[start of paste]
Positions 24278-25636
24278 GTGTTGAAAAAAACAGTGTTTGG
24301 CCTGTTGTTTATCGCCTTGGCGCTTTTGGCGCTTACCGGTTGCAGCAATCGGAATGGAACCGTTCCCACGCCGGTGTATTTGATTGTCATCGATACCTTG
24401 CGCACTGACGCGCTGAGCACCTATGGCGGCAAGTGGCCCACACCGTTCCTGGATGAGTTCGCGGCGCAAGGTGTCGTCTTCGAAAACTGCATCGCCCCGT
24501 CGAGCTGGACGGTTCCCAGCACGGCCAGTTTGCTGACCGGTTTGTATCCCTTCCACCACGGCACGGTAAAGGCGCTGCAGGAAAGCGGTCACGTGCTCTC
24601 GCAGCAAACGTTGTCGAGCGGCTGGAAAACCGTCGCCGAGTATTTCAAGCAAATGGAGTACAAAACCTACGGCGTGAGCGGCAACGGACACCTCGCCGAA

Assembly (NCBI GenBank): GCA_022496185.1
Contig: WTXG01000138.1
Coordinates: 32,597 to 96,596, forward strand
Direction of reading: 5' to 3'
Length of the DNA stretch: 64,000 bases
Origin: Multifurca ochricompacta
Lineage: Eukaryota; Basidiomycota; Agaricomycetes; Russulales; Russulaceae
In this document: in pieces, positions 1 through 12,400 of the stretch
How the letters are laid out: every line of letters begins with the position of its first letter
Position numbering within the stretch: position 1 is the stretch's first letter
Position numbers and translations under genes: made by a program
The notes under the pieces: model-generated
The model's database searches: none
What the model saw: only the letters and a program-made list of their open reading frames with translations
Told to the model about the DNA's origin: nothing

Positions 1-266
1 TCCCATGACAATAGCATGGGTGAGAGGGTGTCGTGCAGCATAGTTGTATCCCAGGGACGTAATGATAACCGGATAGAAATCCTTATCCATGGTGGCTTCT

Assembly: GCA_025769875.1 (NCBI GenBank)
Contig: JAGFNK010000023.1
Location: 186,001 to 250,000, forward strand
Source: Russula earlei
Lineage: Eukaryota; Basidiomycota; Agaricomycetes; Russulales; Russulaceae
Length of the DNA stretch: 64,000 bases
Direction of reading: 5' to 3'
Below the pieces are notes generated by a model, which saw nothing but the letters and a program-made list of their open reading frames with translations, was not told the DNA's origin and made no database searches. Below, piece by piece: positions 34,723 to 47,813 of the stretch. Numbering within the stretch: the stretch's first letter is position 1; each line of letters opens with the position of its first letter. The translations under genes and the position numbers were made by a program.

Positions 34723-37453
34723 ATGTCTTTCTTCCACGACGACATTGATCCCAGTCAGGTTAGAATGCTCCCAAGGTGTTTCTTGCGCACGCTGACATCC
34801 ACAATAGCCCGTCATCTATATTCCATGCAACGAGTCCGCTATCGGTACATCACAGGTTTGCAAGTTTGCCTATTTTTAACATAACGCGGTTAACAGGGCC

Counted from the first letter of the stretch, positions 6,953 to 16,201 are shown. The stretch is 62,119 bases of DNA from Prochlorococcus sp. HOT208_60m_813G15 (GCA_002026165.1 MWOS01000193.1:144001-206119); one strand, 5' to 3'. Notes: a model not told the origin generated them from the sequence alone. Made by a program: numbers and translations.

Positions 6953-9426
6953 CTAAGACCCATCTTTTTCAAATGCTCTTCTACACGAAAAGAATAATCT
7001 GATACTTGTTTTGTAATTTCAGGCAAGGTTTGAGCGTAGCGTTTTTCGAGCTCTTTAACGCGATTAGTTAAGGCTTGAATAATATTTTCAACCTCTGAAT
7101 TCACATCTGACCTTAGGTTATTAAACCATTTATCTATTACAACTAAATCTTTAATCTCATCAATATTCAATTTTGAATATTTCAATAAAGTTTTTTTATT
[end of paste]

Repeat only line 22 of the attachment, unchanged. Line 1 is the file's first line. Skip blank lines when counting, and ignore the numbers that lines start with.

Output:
Positions 1-266